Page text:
• Discordant Discourses: Different Writing Standards at the University

    1. 1. Discordant Discourses: Different Writing Standards at the University UASIS Conference: April 2012
    2. 2. 2 “How I Got Here” Critical Pedagogy Management Reports Grammatical Structures CBA courses “Discordant Discourses” Law School Writing Center
    3. 3. 3 1. Business + Legal writing 2. Plain Language 3. We may know, but don‟t always remember 4. Focus of writing instruction? Some Caveats Assumptions and Simplifications for the purposes of this presentation
    4. 4. 4 Different Structures (Build different writings) A key difference between academic writing & business/legal writing is sentence structure.
    5. 5. 5 “To begin to describe ways in which working-class „subjects‟ might be construed as active agents rather than as passive subjects necessitates a discussion of the role of experience in social relationships which is often missing from theories that focus on a concept of subjectivity as merely a function of the structure of discourse.” (Sowinska 149-150)
    6. 6. 6 “To begin to describe ways in which working-class „subjects‟ might be construed as active agents rather than as passive subjects necessitates a discussion {of the role of experience in social relationships} which is often missing from theories that focus on a concept of subjectivity as merely a function of the structure of discourse.” (Sowinska 149-150)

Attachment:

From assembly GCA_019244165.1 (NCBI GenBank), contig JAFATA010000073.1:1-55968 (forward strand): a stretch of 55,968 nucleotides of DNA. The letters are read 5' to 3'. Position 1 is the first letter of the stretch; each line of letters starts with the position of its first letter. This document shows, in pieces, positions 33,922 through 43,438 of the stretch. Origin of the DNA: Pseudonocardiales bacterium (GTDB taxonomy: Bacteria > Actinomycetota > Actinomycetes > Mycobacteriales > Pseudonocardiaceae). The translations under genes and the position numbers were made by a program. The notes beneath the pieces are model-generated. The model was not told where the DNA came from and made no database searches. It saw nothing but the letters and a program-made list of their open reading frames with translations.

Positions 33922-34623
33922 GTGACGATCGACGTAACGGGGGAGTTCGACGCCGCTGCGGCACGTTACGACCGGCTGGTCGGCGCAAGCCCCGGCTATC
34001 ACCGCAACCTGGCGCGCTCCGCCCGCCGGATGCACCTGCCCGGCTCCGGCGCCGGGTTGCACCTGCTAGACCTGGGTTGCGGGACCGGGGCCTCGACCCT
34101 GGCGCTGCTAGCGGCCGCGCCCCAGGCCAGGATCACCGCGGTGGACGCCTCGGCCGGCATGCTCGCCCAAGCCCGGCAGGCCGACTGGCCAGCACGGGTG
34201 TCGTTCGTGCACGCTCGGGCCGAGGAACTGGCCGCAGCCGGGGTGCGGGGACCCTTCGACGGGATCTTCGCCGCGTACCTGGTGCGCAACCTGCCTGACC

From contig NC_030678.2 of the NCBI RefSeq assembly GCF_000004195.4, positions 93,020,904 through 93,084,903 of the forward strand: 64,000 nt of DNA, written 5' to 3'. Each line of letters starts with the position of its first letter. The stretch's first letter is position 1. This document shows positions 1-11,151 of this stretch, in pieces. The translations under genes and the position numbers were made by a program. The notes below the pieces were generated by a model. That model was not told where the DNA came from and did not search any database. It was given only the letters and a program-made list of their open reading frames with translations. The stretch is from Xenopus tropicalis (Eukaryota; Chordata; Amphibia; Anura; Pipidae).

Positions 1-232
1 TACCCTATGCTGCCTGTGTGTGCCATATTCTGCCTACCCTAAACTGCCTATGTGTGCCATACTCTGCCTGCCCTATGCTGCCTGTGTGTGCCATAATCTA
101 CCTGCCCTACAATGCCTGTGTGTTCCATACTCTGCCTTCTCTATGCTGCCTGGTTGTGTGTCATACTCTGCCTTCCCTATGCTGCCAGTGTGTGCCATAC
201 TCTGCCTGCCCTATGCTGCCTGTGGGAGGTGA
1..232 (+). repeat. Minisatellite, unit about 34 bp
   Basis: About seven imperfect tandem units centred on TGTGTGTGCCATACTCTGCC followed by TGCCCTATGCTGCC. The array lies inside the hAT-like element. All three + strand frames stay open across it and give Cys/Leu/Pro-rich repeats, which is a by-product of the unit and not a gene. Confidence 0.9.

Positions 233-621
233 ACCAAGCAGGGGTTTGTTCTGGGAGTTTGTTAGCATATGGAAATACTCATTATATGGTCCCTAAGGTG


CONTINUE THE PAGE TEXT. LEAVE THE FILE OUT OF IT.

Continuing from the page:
7. 7. 7 S-V-O construction: We should discuss ways that working-class (subjects) can become active agents. When we normally talk about the role of experience in social relationships, we often miss the idea that subjectivity may have an effect.
    8. 8. 8 Different Objectives: Academic writing: Business & legal writing: Focus on theory & removing the “I” Focus on clarity & action “…necessitates a discussion…” “We should discuss…”
    9. 9. 9 If We Don‟t Teach Them, Who Will? “Professors evaluate students‟ writing frequently and are close to the source; however, their perceptions of what is important may differ from supervisors in the employment setting.” (B. Stevens , Emphasis mine)
    10. 10. 10 Implications For Teachers For Students   Some students may feel excluded from the academy Other students may feel over-confident when writing in other fields   It is easy to assume that there is only one kind of “good writing” We can better prepare students for writing in general
    11. 11. 11 Thanks to the classes & discussions with: Professor Cohen, Legal Writing & Research Dr. Dukes, Management Reports Dr. Thelin, Working-Class Culture & Critical Pedagogy Dr. Svehla, Pragmatists Dr. Palacas, Linguistics & Grammatical Structures Evan Chaloupka, School of Law Writing Center (Title of presentation)
    12. 12. 12 Works Cited   Sowinska, Suzanne. "Yer Own Motha Wouldna Reckanized Ya: Surviving an Apprenticeship in the "Knowledge Factory"." Tokarczyk, Michelle M. and Elizabeth A. Fay. Working-Class Women in the Academy: Laborers in the Knowledge Factory. Amherst: The University of Massachusetts Press, 1993. 148-161. Print. Stevens, Betsy. “How Satisfied Are Employers with Graduates‟ Business Communication Skills? A Survey of Silicon Valley Employers.” http://www.westga.edu/~bquest/2004/graduates.htm Accessed 11April 2012.